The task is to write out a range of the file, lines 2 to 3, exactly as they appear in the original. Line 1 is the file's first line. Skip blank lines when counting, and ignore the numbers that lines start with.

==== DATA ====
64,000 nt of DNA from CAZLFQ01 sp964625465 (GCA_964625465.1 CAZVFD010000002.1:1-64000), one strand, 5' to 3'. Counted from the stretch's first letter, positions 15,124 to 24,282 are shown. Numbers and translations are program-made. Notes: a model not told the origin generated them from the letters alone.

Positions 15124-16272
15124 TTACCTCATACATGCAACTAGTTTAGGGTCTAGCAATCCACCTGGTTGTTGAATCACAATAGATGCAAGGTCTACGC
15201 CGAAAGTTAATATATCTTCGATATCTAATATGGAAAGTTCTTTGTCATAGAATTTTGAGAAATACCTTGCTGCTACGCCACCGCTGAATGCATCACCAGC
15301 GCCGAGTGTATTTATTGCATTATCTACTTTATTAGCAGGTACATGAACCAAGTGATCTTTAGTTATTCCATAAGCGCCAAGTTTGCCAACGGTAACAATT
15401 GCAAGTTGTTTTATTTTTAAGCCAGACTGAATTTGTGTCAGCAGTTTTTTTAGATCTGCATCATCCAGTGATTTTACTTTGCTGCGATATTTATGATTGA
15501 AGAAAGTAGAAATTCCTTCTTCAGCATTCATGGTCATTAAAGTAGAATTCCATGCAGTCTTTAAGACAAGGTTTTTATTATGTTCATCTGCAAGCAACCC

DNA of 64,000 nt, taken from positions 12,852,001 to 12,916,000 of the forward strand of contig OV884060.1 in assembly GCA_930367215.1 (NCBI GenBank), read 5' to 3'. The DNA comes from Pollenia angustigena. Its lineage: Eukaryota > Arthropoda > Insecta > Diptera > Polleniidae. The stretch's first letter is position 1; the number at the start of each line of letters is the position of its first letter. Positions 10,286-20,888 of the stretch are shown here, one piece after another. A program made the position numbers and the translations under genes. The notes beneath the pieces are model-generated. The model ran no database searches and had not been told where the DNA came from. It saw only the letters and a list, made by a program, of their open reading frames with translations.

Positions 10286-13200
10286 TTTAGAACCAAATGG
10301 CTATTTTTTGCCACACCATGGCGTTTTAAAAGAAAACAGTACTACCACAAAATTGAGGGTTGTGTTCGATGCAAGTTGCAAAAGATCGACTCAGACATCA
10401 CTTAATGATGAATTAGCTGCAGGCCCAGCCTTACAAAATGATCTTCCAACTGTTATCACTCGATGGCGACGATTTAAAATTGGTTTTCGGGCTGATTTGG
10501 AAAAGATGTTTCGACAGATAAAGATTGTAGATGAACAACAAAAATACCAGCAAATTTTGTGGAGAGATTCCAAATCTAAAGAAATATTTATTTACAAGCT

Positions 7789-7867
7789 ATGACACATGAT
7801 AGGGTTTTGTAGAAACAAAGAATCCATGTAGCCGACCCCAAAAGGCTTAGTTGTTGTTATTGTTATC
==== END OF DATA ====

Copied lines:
Positions 15124-16272
15124 TTACCTCATACATGCAACTAGTTTAGGGTCTAGCAATCCACCTGGTTGTTGAATCACAATAGATGCAAGGTCTACGC